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Margate had a monster of its very own – the legendary Trunko

The recent discovery of a ‘globster’ on a beach in the Philippines is a reminder of the South Coast's very own ‘Trunko’.

A HUGE, hairy, mysterious sea creature has washed up on a beach in the Philippines in the past week, thought to have come ashore following a recent earthquake.

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Images of the creature have since gone viral online, with several people offering up suggestions – some plausible, others not so – as to what it might be.

The beast is actually a 20 foot long whale carcass, local scientists have said.

The body of the whale, which weighs approximately 2 000 kilograms, is believed to have turned white due to an advanced stage of decomposition.

The animal is thought to have died approximately two weeks earlier, possibly after being hit by a ship.

Whatever it’s origins, to joins a series of ‘globsters’ that have washed up on the shores of the planet’s oceans over the years.

‘Globster’ is the name given to an unidentified organic mass that washes up on the shoreline of an ocean or other body of water.

Back in 1922, Margate had a globster of its own. It washed up on the beach on November 1 and was nicknamed Trunko.

The discovery was made by Hugh Balance, owner of the farm ‘Margate’, which was later split up into half-acre plots to form the nucleus of the fledgling town.

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On the morning of November 1,” wrote Mr Ballance, “I saw what I took to be two whales fighting with some sea monster about 1 300 yards from the shore. I got my glasses and was amazed to see what I took to be a polar bear, but of truly mammoth proportions.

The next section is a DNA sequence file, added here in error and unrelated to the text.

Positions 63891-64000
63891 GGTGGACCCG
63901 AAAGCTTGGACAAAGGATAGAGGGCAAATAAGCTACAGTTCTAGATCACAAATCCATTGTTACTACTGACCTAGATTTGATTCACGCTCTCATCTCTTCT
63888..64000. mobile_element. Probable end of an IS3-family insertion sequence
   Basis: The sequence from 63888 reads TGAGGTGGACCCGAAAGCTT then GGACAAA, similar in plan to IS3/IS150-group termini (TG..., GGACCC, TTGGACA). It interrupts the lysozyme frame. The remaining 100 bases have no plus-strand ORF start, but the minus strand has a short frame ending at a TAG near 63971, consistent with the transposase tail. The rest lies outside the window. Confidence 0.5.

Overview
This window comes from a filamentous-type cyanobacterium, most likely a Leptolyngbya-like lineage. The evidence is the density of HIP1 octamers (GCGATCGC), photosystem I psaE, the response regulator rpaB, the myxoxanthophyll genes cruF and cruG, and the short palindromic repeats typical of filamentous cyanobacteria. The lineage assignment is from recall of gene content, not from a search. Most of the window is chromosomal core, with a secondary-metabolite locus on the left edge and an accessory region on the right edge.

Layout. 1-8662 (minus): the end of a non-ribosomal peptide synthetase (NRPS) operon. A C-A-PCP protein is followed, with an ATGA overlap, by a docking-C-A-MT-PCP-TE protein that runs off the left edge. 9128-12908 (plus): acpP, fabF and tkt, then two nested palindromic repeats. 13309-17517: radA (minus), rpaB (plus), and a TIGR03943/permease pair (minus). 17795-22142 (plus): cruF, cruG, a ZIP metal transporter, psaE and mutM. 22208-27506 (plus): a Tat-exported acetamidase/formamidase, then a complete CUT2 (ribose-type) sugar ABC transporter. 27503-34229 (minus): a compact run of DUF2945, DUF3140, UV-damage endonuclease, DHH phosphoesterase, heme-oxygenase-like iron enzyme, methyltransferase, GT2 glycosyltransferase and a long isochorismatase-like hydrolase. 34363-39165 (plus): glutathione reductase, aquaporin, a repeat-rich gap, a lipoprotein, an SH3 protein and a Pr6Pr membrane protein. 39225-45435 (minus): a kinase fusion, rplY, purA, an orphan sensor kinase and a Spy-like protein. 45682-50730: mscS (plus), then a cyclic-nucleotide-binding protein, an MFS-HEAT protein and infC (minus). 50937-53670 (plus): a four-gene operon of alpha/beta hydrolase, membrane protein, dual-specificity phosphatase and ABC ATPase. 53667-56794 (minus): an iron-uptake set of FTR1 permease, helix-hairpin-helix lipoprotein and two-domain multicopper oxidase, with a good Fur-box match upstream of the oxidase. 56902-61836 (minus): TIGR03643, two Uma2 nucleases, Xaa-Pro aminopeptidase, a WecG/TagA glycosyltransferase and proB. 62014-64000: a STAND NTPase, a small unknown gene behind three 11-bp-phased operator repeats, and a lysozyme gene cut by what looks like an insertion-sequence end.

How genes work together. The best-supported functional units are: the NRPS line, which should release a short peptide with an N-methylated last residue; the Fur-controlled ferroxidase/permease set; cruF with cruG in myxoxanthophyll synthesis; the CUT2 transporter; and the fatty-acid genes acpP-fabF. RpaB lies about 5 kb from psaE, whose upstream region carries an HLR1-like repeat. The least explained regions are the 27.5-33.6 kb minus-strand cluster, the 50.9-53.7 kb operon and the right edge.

“This creature I observed to rear out of the water fully 20 feet and to strike repeatedly with what I took to be its tail at the two whales, but with seemingly no effect.”

Apparently the whales departed after about three hours, leaving the monster floating in the water.

it was washed ashore that night and Mr Ballance inspected it in the morning. He reported that it was “47 feet long, 10 feet in breadth and five feet high. At one end it had a trunk about 14 inches in diameter and five feet long.

At the other end was a tail, two feet thick and 10 feet long. The horror was clothed in snow-white hair and seemed to be devoid of blood.”

Ten days later a spring tide washed the creature out to sea again, before any scientist could arrive on the scene and give a dull, if logical, explanation.

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So Margate was allowed to keep its ‘monster’ myth, which was not reported in the international press until more than two years later, in the London Daily Mail of December 27, 1924.

Amazingly, Trunko is the only globster to have been sighted while still alive, thus discrediting claims the corpse was a mass of whale blubber (a common globster explanation).

Only four photos were ever taken of Trunko though, incredibly, they were completely overlooked by globster researchers until 2010.

The first photo discovered shows a man prodding the renowned elephantine trunk with a stick.


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